British Columbia

CP Rail manager guilty in case of train left on B.C. mountainside without handbrakes

A CP Rail manager faces possible jail time for his role in illegally parking a freight train carrying explosive materials on a mountain slope above Revelstoke, B.C., without proper handbrakes.

Company and second manager found not guilty in February 2015 incident

A CP train rolls through Greely Road crossing, the site of the 2015 incident. (Courtesy of Bob Bittner)

A CP Rail manager faces possible jail time for his role in illegally parking a freight train carrying explosive materials on a mountain slope above Revelstoke, B.C., without proper handbrakes.

Last week, a B.C. provincial court judge found Tim McClelland guilty of two charges of contravening an emergency directive from Transport Canada, a breach of the Railway Safety Act.

"On a balance of probabilities, Mr. McClelland did not exercise all due diligence to prevent the commission of the offences," Judge Richard Hewson wrote.

Canadian Pacific Railway and former CP superintendent Mark Jackson were acquitted of the same charges.

McClelland was director of dispatching at CP's Calgary operations centre when 58 railcars were left unattended on the main track east of Revelstoke in the early hours of Feb. 15, 2015, according to the provincial court judgment.

Two of those cars held ammonium nitrate, a potentially explosive chemical that is also dangerous to fish.

At the time, CP Rail was scrambling to lock down all of its equipment because of a pending workers' strike.

The only mechanism holding the train in place was the air brakes, despite an emergency directive issued after the 2013 Lac-Mégantic rail disaster in Quebec that laid out the number of hand brakes needed to secure freight trains.

'Absurd' directions

According to Hewson's judgment, the train's crew left the cars unattended after speaking with a rail traffic controller who'd received directions from McClelland and Jackson.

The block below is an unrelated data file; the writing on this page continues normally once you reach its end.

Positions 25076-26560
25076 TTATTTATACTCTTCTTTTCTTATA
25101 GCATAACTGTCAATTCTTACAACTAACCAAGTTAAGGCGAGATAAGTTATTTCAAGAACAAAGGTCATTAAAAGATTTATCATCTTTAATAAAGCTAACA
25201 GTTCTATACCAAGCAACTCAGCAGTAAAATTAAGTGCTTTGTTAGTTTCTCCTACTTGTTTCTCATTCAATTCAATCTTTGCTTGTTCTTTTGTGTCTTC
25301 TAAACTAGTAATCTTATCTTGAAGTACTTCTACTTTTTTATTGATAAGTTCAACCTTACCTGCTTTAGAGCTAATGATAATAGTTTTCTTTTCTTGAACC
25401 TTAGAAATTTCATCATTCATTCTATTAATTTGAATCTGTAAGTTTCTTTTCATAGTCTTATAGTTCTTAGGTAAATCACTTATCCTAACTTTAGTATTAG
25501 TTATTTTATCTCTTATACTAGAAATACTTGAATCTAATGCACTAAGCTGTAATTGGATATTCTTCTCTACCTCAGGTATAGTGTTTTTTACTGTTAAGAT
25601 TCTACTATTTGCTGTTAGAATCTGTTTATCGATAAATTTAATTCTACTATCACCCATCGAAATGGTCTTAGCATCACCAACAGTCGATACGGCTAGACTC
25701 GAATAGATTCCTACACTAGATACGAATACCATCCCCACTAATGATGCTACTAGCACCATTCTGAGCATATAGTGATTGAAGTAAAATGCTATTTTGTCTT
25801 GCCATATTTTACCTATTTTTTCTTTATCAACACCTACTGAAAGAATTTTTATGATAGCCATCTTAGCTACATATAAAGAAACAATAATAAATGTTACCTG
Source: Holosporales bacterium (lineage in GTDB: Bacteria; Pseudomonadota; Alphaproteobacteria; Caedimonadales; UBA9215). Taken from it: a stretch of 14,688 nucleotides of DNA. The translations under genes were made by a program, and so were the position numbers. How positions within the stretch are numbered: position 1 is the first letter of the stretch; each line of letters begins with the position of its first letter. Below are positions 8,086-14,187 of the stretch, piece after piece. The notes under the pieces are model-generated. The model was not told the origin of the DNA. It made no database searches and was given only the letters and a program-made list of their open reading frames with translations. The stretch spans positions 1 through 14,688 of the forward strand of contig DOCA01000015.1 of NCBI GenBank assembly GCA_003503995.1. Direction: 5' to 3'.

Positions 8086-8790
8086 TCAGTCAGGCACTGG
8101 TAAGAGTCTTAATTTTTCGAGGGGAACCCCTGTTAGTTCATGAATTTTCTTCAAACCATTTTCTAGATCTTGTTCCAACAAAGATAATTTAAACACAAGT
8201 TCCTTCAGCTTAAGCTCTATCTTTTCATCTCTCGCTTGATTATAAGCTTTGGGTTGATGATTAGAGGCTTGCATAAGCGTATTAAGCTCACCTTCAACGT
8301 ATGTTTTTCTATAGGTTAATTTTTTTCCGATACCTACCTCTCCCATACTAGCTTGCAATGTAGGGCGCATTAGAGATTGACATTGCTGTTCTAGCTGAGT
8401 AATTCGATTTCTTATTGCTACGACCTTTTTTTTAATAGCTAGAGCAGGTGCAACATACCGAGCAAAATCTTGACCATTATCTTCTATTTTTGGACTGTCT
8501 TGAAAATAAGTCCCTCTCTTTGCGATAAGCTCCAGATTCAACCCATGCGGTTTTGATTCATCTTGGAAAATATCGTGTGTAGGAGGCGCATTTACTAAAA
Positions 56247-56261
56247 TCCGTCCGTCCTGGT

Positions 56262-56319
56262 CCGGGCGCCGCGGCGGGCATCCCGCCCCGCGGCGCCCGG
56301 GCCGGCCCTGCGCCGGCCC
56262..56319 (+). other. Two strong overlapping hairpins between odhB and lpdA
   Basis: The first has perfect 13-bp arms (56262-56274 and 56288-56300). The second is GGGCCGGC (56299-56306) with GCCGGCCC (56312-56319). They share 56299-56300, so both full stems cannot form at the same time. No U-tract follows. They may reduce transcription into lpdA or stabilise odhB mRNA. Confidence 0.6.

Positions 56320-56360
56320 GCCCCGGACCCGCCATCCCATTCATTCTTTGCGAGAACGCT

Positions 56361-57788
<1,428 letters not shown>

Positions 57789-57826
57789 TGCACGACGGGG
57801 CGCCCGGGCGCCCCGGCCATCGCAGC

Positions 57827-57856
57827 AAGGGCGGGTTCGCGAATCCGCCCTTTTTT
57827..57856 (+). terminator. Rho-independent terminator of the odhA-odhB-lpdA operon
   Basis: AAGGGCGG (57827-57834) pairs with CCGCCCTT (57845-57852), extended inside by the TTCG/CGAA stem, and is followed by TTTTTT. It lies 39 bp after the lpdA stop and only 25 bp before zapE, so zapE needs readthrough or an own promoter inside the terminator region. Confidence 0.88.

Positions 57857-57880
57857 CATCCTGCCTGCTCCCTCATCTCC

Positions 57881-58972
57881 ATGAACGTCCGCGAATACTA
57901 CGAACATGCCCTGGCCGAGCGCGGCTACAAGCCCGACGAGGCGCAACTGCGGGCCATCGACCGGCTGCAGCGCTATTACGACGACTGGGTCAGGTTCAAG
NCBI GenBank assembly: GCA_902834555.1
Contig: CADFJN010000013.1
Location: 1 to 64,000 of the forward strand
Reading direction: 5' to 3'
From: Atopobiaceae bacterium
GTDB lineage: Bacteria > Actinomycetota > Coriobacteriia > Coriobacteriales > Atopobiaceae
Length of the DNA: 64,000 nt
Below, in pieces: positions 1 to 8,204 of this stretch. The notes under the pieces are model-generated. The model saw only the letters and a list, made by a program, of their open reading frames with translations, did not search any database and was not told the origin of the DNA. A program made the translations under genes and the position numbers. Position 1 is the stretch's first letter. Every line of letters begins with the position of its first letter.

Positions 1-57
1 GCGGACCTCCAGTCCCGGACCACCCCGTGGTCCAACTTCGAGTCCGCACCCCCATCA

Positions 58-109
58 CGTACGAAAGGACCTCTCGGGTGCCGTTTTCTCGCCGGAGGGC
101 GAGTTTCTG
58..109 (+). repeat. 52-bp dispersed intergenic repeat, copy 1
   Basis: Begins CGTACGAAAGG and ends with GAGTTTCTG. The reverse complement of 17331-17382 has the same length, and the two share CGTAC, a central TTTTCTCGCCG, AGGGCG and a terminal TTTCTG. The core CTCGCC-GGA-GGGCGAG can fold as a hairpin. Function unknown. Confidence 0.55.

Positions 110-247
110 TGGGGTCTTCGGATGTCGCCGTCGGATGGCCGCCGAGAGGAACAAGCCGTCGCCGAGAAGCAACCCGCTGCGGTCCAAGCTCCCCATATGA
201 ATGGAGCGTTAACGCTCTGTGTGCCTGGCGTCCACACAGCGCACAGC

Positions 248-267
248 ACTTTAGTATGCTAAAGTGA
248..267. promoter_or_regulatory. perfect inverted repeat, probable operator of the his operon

At trial, McClelland's defence team argued the crew members had misunderstood his directions. The lawyers argued he'd only meant for the tail of the train to be left temporarily while 19 cars carrying fuel oil were separated and secured on a backtrack.

But the crew understood things differently, according to the judgment.

The only two workers on the train, a conductor and an engineer, both questioned the directions repeatedly, the judge said. The engineer testified that he found it "absurd" to leave the train on a mountainside without handbrakes.

Rail cars are parked near the site of the 2015 incident. (Dave Seglins/CBC)

Their concerns were apparently dismissed out of hand, according to an audio recording of a phone call between McClelland and Jackson that was played for the court.

McClelland told Jackson, "Now, of course, they're saying, 'We're gonna tie on 40 handbrakes, then we're gonna push the cars in, then we'll knock off the 40 handbrakes and then come into Revelstoke and tie on another 40 handbrakes.'"

Jackson replied, "No, no, no, no, no," and later mocked the crew members, calling them "two idiots."

'His mistake was not reasonable'

The judge said McLelland should have realized the crew members didn't understand.

"It was clear from Mr. McClelland's conversation with Mr. Jackson that he knew that the crew was concerned with the number of handbrakes that would have to be applied. If Mr. McClelland mistakenly thought that his subordinates understood his direction … his mistake was not reasonable.," Hewson wrote.

As for Jackson, the judge said that he was given "incorrect or misleading" information by McClelland, and it was reasonable for him to mistakenly believe the train would be properly secured.

Hewson also said CP had all the necessary plans and training in place to prevent something like this.

"It was not reasonably foreseeable that a director-dispatcher like Mr. McClelland would perform his duties in a way that resulted in a direction that railway equipment be left unattended without being properly secured," the judge wrote.

In a written statement, a CP spokesperson said the company was pleased with the decision, saying that "CP takes safety very seriously."

However, the spokesperson would not say whether McClelland still works for CP. Jackson, meanwhile, was fired.

A sentencing hearing has yet to be scheduled for McClelland. The offence carries a maximum penalty of $50,000 in fines and/or six months in jail.

With files from Dave Seglins


Bethany Lindsay


Bethany Lindsay is a journalist for CBC News in Vancouver with a focus on the courts, health, science and social justice issues. Questions or news tips? Get in touch at or on Twitter through @bethanylindsay.


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